TORONTO - Life after the CFL will begin in early January for Mark Cohon.
The league announced Thursday that Cohon will step down as commissioner Jan. 9 under a mutual agreement between Cohon and the league's board of governors. Board chairman Jim Lawson will then assume the role of interim commissioner until Cohon's replacement is found.
Lawson also heads up the committee that's searching for Cohon's successor. Cohon's contract as commissioner is due to expire in April.
"Excellent candidates have come forward and while there is no firm deadline for naming the next commissioner, the process is going well," Lawson said in a statement. "I look forward to working closely with CFL president Michael Copeland, the senior staff at the CFL league office and our clubs across the country to continue our efforts to accelerate the growth of our league and plan for the 2015 season."
In August, Cohon announced he wouldn't seek a contract extension to remain on the job after his current deal ended. The 48-year-old Chicago native succeeded Tom Wright as CFL commissioner in 2007 and signed a three-year contract extension in 2012.
It's unclear if the league bought out the remainder of Cohon's contract or will continue to pay him through completion of the deal. Cohon wasn't available for comment Thursday.
During his final state-of-the-league address during Grey Cup week in Vancouver, Cohon said he plans to take his time finding a new job.
"One of the reasons why I decided not to seek a new term was I wanted the next challenge," he told reporters. "I'm going to take my time, I really am going to take my time."
Cohon will leave the CFL on stable ground. It still has four years remaining on its blockbuster television deal as well as the collective bargaining agreement with its players.
In March 2013, Cohon helped negotiate a five-year deal with TSN reportedly worth $43 million a year that was more than 2 1/2 times the previous agreement. The result was increased league payments to its teams.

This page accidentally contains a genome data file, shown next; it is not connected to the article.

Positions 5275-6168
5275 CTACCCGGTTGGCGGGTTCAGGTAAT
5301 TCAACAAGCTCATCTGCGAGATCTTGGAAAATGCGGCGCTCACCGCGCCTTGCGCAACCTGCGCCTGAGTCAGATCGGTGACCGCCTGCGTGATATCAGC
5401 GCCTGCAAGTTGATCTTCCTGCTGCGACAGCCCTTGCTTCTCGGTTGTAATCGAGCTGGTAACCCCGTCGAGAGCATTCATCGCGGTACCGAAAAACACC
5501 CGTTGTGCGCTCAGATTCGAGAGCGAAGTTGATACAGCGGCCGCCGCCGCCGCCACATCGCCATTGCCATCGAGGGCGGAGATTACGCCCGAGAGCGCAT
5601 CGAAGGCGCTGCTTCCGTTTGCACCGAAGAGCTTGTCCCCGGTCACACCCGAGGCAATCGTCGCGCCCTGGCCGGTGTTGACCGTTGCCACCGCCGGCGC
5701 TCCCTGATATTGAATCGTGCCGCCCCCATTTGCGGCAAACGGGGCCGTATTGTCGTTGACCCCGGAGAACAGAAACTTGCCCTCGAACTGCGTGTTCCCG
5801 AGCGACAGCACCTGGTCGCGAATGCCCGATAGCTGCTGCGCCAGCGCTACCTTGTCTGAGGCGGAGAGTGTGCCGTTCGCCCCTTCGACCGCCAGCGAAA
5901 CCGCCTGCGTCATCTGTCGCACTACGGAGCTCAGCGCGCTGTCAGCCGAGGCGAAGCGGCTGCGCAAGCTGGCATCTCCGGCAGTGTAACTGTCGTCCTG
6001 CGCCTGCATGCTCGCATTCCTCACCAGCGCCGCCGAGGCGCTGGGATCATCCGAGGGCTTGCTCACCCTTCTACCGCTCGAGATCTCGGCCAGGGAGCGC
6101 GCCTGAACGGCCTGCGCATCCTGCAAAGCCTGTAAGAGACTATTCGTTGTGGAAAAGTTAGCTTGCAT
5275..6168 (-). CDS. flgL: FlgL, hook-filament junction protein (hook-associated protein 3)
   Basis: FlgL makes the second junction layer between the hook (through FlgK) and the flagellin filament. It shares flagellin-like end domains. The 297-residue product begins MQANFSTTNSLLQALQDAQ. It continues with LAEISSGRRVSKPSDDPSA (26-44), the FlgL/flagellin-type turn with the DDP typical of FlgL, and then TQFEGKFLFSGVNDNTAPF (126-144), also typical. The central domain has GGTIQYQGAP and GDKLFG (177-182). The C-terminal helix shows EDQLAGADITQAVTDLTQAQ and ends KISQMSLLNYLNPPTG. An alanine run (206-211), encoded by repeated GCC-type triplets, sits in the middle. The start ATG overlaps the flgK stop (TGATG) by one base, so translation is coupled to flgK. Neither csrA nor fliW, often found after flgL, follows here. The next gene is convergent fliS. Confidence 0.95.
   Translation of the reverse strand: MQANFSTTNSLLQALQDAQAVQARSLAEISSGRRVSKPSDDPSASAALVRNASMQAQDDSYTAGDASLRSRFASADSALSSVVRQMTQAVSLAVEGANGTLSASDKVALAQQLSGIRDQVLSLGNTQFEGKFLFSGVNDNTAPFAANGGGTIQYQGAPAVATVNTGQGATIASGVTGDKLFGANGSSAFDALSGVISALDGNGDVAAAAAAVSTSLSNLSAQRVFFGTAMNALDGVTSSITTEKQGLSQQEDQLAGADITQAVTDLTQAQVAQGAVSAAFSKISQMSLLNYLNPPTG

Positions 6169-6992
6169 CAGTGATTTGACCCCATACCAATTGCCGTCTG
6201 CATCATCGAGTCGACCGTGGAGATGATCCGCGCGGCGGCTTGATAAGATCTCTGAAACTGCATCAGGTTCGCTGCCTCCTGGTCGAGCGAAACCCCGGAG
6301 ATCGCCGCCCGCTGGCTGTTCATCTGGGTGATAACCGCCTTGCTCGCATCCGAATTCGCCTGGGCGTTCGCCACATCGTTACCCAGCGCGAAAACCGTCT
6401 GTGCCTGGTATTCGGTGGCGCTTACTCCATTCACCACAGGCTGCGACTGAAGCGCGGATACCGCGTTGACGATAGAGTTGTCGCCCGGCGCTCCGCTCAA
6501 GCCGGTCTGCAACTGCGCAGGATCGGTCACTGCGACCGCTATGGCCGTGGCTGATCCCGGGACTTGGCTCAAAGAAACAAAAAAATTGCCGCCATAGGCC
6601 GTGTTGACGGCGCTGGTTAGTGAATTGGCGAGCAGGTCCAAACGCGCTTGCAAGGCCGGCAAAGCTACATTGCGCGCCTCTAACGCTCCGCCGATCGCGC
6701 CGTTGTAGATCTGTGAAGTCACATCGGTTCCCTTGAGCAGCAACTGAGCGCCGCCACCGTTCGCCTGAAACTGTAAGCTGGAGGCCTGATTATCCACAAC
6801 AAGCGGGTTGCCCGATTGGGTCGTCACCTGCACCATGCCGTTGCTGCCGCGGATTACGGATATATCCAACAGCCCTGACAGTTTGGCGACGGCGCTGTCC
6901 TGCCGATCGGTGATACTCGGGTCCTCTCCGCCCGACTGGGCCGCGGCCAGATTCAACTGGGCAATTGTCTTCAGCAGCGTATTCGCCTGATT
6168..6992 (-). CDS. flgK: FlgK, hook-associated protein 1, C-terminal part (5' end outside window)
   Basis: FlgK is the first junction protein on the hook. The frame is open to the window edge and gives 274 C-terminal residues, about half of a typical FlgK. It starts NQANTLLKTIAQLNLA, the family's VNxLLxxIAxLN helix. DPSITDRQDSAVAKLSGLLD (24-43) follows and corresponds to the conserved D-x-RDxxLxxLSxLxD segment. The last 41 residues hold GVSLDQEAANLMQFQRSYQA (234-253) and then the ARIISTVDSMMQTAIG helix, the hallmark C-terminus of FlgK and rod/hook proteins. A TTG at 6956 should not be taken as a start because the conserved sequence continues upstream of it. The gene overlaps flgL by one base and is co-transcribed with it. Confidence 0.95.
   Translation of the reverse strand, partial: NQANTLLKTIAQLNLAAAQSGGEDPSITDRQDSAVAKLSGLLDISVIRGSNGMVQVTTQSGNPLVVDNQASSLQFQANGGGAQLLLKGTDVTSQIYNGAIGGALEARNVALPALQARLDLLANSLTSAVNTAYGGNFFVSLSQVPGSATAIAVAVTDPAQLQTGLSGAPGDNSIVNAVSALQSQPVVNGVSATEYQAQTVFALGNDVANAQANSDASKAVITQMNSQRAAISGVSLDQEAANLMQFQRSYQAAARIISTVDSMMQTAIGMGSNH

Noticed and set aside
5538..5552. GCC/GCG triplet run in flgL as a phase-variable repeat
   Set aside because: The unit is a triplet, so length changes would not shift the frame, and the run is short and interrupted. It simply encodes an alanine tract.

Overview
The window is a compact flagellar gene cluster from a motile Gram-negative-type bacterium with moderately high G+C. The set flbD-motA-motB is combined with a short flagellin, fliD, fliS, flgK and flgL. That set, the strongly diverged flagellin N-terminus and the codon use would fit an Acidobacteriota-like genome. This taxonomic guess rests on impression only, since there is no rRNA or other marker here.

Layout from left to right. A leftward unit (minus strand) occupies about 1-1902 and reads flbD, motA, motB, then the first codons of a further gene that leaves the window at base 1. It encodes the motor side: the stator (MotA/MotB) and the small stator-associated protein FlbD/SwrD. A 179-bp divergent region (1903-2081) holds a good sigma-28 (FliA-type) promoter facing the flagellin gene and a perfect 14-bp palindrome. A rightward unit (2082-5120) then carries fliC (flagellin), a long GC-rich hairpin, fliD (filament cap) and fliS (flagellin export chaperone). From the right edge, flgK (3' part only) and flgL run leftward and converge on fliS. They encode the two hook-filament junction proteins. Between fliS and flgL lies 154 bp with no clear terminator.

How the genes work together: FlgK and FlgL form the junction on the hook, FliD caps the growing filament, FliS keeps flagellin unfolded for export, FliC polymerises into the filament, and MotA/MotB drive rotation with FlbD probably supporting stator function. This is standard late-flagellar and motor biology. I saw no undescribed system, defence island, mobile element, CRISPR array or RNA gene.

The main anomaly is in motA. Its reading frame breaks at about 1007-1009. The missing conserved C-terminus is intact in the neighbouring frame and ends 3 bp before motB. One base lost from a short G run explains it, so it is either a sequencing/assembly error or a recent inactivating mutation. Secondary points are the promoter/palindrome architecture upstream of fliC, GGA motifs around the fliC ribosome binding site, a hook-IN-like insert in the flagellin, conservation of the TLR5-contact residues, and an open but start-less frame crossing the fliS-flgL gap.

But the television money made for a contentious, testy negotiation with the CFL Players' Association last spring. The players voted to go on strike and threatened to walk off the job just prior to the season before agreeing to a five-year deal at the last minute, ensuring the 2014 campaign opened on time and clubs started sharing in the extra television revenue.
The uncertainty surrounding the future of the Toronto Argonauts — the franchise continues looking for a new home with its Rogers Centre lease set to expire in '17 — and the league's labour strife highlighted what was a challenging final season for Cohon.
Injuries to proven offensive stars like quarterbacks Travis Lulay and Darian Durant, receivers Chad Owens and Any Fantuz as well as running backs Jon Cornish and C.J. Gable dramatically impacted the on-field product. Defences dominated as scoring and total offence were down — thanks in part to conservative offensive play — as B.C. Lions linebacker Solomon Elimimian became the first pure defensive performer to capture the league's outstanding player honour.
Off the field, attendance and the league's TV ratings were both down in 2014.